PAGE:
The very first Chinese translations of works by Franz Kafka in the early 1960s, shortly before the Cultural Revolution was launched, were wrapped in a yellow cover. They were part of Mao Zedong’s strategy of “knowing your enemy” and, as negative examples of Western decadent literature and a warning sign of the rotten capitalism, these so-called “yellow-cover books” (huangpi shu) were only disseminated among a small circle of selected readers, including high-ranking party officials and members of the Chinese Writers’ Association. Their cover was yellow in order to visually mark them as “hypocritical and treacherous spiritual poison”.
The uses and abuses of colours, like in this case, are the subject of a set of articles recently published in MALMOE – the socio-critical creative Austrian bimonthly newspaper run by the Verein zur Förderung medialer Vielfalt und Qualität (an association for the promotion of diversity and quality of media) in Vienna. After brown and pink the third part of its series Farbenlehre (colour theory) is dedicated to the colour yellow, featuring articles on a variety of topics including the “yellow badge”, the “yellow pages” and the “yellow card” as well as my article HUANG. Gelb und/in China, which can now be read online.
On Saturday, 7 December 2013, the former Institute of Germanic & Romance Studies will be (re)launched under its new name, the Institute of Modern Languages Research. The renaming was one result of the recent HEFCE review of the University of London’s School of Advanced Study, based on the claim that the former name apparently did not “reflect correctly its future focus and remit”.
The issue met with considerable opposition, in particular within the UK’s German studies community, and serious concern was raised referring to the longstanding history of the Institute, the current problematic developments in the country and the future of German studies.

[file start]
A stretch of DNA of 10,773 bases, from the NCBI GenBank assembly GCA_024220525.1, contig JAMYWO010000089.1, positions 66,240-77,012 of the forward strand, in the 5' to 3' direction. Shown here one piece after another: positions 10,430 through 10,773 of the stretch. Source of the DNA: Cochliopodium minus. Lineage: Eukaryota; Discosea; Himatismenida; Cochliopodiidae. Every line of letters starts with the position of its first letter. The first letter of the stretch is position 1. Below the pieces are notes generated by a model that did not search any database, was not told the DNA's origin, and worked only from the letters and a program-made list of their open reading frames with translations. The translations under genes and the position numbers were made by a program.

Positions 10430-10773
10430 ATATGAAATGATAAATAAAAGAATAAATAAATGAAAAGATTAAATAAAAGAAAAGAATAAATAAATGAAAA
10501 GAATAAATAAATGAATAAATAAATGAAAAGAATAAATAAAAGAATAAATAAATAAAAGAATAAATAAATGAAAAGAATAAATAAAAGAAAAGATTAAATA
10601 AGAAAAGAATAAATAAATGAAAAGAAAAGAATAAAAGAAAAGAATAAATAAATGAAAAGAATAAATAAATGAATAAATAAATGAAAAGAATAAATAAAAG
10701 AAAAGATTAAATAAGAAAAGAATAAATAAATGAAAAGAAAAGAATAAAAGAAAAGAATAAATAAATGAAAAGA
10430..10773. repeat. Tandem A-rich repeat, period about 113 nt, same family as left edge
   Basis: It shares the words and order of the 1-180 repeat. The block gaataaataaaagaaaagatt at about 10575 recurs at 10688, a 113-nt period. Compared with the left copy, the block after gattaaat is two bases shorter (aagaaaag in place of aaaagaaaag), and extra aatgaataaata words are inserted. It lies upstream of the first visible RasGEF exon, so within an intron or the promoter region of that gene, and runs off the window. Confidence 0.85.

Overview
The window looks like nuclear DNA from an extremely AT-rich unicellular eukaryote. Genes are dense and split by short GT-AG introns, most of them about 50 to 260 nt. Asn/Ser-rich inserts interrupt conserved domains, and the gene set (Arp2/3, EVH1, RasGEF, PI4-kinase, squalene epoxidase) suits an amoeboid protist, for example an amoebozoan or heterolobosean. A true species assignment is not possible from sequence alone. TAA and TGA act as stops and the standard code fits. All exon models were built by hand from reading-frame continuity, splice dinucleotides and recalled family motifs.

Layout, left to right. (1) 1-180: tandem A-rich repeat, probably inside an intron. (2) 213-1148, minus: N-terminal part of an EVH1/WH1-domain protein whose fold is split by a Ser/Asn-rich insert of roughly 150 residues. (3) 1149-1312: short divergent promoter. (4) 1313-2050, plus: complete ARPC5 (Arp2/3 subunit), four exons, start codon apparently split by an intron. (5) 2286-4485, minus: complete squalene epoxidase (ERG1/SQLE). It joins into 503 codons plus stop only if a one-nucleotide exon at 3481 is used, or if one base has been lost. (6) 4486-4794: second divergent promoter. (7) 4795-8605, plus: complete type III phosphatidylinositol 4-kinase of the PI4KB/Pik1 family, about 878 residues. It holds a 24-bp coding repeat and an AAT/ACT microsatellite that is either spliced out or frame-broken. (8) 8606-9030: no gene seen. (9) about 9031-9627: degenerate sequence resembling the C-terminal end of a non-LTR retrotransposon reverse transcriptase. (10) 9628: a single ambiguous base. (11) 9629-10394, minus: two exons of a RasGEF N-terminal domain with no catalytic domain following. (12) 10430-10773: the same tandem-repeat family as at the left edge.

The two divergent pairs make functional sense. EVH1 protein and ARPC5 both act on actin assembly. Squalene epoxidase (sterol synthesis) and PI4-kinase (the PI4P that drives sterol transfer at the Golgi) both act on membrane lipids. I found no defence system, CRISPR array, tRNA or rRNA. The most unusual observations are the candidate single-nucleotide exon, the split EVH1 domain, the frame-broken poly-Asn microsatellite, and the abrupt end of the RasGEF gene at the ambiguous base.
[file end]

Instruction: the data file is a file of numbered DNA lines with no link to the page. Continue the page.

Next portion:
The Institute has now invited to what it calls “a day of debate and discussion” on post-national modern languages, featuring roundtable discussions on topics such as “Spaces: Iberian and Latin American Connections and Disconnections”, “New Directions in German Studies”, “Post-Colonialism, the Transnational and Translation”, “AHRC Themes (Translating Cultures, Science and Culture”. Furthermore, the work at the Institute will be showcased, including a postgraduate poster session, where I will present my project on the reception of Stefan Zweig in China.
The Forschungsplattform Elfriede Jelinek: Texte – Kontexte – Rezeption at the University of Vienna just launched the research portal TABU: Bruch. Überschreitungen von Künstlerinnen. The project brings together more than 60 international researchers and artists on topics related to women and taboo in an intercultural context. In addition to several events held in Vienna, more than 50 contributions will be published online between November 2013 and April 2014. In order to explore new ways of academic interaction, these contributions range from conventional academic articles to essays, chats, e-mail and video conversations and interviews. Watch out for my contribution on Elfriede Jelinek and censorship in different parts of the world in spring.